Facilitating Personal Recovery Through Mindfulness-Based Intervention Among People With Mental Illness

Daphne Y.T. Cheng*, Daniel K.W. Young, Per Carlbring, Petrus Y.N. Ng, Shirley S.L. Hung

*Corresponding author for this work

Research output: Contribution to journalJournal articlepeer-review

2 Citations (Scopus)


Purpose: This pre-pilot randomized controlled trial (RCT) assessed a mindfulness-based intervention (MBI, “REMIND1.0”) during the COVID-19 pandemic. Methods: Twenty mental health service users were allocated to either 8 weekly mixed-mode MBI (n = 10) or treatment-as-usual (TAU) (n = 10). Results: There were significant interactions between group and time (baseline T0, post-intervention T1, and 1-month follow-up T2) across all quantitative outcomes (personal recovery, trait mindfulness, self-compassion, resilience, moods, quality of life, and general health). The main themes that emerged from qualitative interviews at T1 are previous experience with MBIs, features of current MBI, and benefits of personal recovery and at T2 are recollection of MBI content, maintaining regular practice after MBI, and retained benefits of personal recovery. Conclusions: The current MBI is acceptable, feasible, and potentially effective in facilitating personal recovery.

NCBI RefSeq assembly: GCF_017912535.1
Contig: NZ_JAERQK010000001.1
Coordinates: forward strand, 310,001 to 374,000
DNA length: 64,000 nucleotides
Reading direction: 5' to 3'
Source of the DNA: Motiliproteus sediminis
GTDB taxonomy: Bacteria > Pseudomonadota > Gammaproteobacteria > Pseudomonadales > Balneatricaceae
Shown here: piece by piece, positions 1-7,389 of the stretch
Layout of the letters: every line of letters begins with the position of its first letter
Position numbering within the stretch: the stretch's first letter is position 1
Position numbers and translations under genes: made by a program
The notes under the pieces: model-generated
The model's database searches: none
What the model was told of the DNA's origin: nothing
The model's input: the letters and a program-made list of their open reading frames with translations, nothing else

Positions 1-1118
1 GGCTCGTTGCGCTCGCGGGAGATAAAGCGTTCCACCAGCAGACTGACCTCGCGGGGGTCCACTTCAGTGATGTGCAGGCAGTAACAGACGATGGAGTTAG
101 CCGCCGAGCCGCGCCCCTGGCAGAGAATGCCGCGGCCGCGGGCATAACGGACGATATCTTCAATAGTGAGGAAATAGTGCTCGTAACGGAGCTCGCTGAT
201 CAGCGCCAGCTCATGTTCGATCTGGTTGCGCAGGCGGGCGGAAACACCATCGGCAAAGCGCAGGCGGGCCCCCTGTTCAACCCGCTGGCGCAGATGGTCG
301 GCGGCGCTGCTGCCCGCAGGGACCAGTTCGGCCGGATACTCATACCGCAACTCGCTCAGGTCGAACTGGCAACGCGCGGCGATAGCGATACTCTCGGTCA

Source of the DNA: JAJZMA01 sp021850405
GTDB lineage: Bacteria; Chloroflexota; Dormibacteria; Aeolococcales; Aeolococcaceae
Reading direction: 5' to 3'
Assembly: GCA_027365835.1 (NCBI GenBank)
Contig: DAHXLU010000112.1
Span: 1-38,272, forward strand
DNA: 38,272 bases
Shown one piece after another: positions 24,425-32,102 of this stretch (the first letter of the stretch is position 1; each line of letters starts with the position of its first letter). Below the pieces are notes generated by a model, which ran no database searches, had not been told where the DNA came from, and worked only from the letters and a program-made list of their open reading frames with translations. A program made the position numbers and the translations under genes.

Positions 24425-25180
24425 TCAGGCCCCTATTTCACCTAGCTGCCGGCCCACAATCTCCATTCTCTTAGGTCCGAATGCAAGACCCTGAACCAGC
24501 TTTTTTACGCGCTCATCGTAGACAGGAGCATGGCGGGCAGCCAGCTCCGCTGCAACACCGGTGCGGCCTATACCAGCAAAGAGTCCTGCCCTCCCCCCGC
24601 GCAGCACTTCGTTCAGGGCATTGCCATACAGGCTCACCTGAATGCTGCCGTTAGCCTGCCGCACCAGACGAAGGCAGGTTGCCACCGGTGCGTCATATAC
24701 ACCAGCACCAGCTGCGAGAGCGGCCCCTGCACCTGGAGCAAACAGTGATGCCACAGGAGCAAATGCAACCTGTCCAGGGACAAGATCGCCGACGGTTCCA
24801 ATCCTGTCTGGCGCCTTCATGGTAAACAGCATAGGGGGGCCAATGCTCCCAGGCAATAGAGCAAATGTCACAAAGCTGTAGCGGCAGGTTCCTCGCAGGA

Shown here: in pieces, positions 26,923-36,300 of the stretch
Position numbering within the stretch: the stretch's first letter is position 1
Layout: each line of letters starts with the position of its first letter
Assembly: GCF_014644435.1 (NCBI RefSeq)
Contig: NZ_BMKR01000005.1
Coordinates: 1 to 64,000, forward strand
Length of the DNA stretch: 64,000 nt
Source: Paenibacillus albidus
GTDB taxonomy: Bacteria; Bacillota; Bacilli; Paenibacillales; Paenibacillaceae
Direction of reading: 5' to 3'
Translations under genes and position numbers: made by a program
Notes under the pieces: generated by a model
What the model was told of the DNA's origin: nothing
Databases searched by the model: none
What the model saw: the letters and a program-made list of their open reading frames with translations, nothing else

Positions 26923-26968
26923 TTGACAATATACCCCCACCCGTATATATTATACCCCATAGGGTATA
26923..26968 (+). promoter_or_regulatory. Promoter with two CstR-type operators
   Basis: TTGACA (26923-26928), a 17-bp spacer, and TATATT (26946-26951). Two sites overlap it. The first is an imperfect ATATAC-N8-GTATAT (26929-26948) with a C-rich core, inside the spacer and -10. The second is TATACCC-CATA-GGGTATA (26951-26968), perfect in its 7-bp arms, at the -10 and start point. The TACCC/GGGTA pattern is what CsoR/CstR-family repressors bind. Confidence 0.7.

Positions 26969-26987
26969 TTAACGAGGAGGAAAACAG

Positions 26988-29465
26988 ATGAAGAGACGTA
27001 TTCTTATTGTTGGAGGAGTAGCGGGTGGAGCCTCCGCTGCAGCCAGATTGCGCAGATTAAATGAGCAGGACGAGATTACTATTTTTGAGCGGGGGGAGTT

Original languageEnglish
Pages (from-to)827-848
Number of pages22
JournalResearch on Social Work Practice
Issue number8
Early online date29 Nov 2022
Publication statusPublished - Nov 2023

Scopus Subject Areas

  • Social Sciences (miscellaneous)
  • Sociology and Political Science
  • Psychology(all)

User-Defined Keywords

  • contemplative practice
  • mindfulness
  • mindfulness-based intervention
  • personal recovery
  • psychiatry
  • self-compassion


Dive into the research topics of 'Facilitating Personal Recovery Through Mindfulness-Based Intervention Among People With Mental Illness'. Together they form a unique fingerprint.

Cite this